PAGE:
How I write: Readers aren’t idiots

April 19th, 2012 by jkastronis

Here’s the first of what I plan on being a series of posts about how I approach writing. For the most part, I believe the rules and guidelines I give myself make my own writing stronger. Some of them probably won’t help others write, or only help few others, because they’re unique to me. Others I think are worth universal application. Unfortunately, I don’t think I’m as articulate in discussing how I approach writing fiction as I am when actually writing fiction. But as they say, writing is the best way to get better, so I hope as I continue to put these together, I’ll get better at doing them!

One of the foremost rules I obey when writing is one I think most people ignore. I don’t write as if m audience is stupid. Now, that’s not exactly a straightforward rule. I think a lot of people read it and think “Of course not!” only to go and ignore it or misinterpret it. So I’m going to talk a little bit about what that rule means and why it’s important.

What does the rule mean exactly? It means several things all in one.

Most importantly, it means that you should not talk down to your readers. If you write as if your audience as dumb, the writing comes off as pandering. Readers can figure things out as long as your writing is internally clear and logical. You don’t need to go out of your way to explain things and tell them what’s going on. They’ll figure them out on their own. And even if they get it wrong, that’s not bad! Depending on what you’re writing, this can mean the events are being interpreted in multiple ways. This can be a strength, assuming there’s not interpretation about something that’s supposed to be solid and nailed down.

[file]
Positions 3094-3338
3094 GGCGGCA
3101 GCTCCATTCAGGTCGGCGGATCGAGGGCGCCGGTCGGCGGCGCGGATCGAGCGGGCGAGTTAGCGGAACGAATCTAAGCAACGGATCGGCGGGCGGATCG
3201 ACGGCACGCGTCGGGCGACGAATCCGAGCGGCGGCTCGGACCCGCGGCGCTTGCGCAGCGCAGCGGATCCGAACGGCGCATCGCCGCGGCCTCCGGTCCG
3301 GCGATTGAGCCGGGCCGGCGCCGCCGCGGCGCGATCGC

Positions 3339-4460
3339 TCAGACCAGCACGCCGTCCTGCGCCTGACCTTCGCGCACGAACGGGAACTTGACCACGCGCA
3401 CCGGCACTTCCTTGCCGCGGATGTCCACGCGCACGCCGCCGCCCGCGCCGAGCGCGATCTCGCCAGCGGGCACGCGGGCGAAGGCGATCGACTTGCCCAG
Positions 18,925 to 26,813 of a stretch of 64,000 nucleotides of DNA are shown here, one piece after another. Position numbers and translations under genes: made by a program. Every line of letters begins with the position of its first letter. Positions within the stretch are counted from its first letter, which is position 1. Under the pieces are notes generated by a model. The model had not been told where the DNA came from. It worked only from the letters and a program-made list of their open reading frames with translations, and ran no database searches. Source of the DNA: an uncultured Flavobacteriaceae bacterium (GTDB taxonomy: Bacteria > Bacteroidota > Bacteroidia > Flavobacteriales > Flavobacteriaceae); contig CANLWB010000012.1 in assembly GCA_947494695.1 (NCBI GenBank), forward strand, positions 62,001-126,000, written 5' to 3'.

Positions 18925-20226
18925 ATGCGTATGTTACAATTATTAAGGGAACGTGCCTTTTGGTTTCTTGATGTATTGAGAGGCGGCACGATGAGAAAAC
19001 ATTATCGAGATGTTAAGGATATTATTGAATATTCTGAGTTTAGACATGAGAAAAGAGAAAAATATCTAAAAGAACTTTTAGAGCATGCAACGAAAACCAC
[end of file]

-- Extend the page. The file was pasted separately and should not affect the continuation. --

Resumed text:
If you write as if your audience won’t understand, you’ll likely wind up violating another oft-repeated rule of writing, “show, don’t tell”. You’ll spend time explaining things to them, things they normally would be able to pick up on their own, instead of having it come up naturally through the narrative. And explanations are almost universally boring, at least in a story. Sure, when you go to read an encyclopedia article to learn something, you can become interested in it. But when you’re reading a story, a long section explaining something pulls the reader out of the narrative and slows down the pace.

As a corollary, at least some of your readers are most likely going to be smarter than you. They’ll pick up the flaws in the story, the logical missteps, the small plot holes, the minute factual errors, and every other problem. Which is part of the reason having a good editor can help a story so much; they can pick these up, point them out to you, and help you correct them.

Of course, you can’t allow yourself to become needlessly convoluted. Your story needs to contain all the relevant information in order for your reads to be able to decipher things. You can’t expect them to pick something up that isn’t there. Nor can you expect readers to untangle a knot of plot threads that have no logical connections.

To sum things up, in general, the best writing is concise, but not blunt; it avoids being vague, but is not obvious.

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